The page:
The Africa Journals
Dr. Livingstone, I Presume?
Russell Gammon is the kind of fellow you’d love to have dinner with, preferably when neither of you has any time constraints and the postprandial conversation is free to wander where it may, because you know Gammon is a storyteller par excellence, and thus the evening holds promise of being both entertaining and educational.
I can imagine him setting down his lager and telling me how to find the big cats of Africa during the rainy season. They don't like getting wet and since the heavy undergrowth is laden with dew in the morning they walk down the roads, making them easier to track and find.
|Leopard tracks after a night rain.|
Gammon looks like he belongs in Africa—to Africa, and he does. He’s a third generation resident of Zimbabwe, the result of an ancestor coming to Zimbabwe from Scotland in the early 1890s.
He is a big man and his ruddy complexion, exacerbated by the intense African sun, tends to disguise the redness of his beard.
My introduction to Gammon comes in the late afternoon of a day filled with activities. Elephant rides, cheetah petting, a visit to a tribal healer, all were spinning around in my head in an orgy of exotic encounters. When Brian tells our driver to take a different road to wherever we are going, I sit right up and pay attention, ready for the next adventure.
The “different road” takes us through the village of Victoria Falls, then turns back alongside the Zambezi River through brush and trees. A seemingly deserted road suddenly comes alive with hawkers coming out of the brush as we slow to see another baobab tree. Thankfully, we are protected within the coach and escape with our dollars intact.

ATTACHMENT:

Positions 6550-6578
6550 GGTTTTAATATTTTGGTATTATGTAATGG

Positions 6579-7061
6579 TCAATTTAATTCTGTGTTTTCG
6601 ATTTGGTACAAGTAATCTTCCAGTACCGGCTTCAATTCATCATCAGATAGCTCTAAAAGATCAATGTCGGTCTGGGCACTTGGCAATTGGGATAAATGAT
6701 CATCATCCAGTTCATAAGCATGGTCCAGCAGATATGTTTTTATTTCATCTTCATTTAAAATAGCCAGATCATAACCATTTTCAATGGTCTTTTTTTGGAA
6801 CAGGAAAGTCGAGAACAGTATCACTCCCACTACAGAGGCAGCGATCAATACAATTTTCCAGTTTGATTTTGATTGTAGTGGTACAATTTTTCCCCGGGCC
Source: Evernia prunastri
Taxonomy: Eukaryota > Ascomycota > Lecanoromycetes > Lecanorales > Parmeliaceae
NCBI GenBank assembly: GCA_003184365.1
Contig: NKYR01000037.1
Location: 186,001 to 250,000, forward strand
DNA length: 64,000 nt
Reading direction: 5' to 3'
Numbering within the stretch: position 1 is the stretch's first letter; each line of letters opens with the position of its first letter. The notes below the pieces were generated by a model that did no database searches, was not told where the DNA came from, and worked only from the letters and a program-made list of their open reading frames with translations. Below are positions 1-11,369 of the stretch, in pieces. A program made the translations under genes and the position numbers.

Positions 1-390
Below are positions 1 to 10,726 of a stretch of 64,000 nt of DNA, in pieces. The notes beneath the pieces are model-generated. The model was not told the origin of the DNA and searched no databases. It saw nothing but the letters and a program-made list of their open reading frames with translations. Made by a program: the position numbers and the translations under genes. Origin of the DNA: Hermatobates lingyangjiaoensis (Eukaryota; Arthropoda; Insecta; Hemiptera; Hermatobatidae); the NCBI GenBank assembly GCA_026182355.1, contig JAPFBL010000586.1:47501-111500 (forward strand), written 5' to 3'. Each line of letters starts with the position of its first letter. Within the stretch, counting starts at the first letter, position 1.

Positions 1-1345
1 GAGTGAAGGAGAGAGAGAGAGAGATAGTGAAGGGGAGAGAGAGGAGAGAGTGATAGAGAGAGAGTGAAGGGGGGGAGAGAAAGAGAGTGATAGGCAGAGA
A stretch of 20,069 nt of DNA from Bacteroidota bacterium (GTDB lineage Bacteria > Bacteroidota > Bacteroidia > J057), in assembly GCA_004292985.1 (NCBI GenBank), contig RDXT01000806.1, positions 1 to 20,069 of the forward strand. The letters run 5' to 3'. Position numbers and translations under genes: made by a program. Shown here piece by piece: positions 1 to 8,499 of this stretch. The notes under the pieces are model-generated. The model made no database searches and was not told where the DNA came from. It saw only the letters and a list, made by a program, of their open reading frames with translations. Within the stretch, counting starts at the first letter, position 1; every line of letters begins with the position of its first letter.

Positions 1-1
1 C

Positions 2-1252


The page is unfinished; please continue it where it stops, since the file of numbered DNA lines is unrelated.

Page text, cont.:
|Hawkers in front of the coach.|
A short distance away, we disembark and board a river boat with chairs and tables lining the outside of the deck. Seated at one of those tables was Gammon, dressed in a gray shirt and khaki shorts. Once the hors de oeuvres are set out and we have our beverages of choice, Gammon goes to the bow and begins to speak about his hero: Dr. David Livingstone, the first European to see the “Smoke that Thunders,” who promptly named it Victoria Falls after the queen of England.
Like Livingstone, Gammon is Scottish. He has been a guide for most of his adult life and is now considered the foremost expert in the life of Dr. Livingstone. He frequently gives talks at Victoria Falls Hotel and other venues, and has worked with the Smithsonian Institute, National Geographic, the BBC, and Discovery Channel regarding Livingstone. Further, he has traveled much of Livingstone's routes.
I had read Martin Dugard’s Into Africa: The Epic Adventures of Stanley and Livingstone before I came to Africa and I was anxious to hear Gammon flesh out the story of the Scottish medical missionary and Africa explorer.
So, I join fellow travelers from Nevada at a front table and settle back with a Coke Zero and a few hors de oeuvres, pen in hand and notebook at the ready.I suggest you order a tray full of gin and tonics. We're in malaria country and you'll need the anti-malarial qualities in the tonic, you see.
The boat pulls away from the dock, passes some women fishing along the shore, and Gammon begins to speak. We are literally on the same river at the same place that Livingstone explored in the mid 1800s.
Now, settle back and listen as we learn about Livingstone and Stanley during an era when the average life span of a European in Africa was an astonishing six months.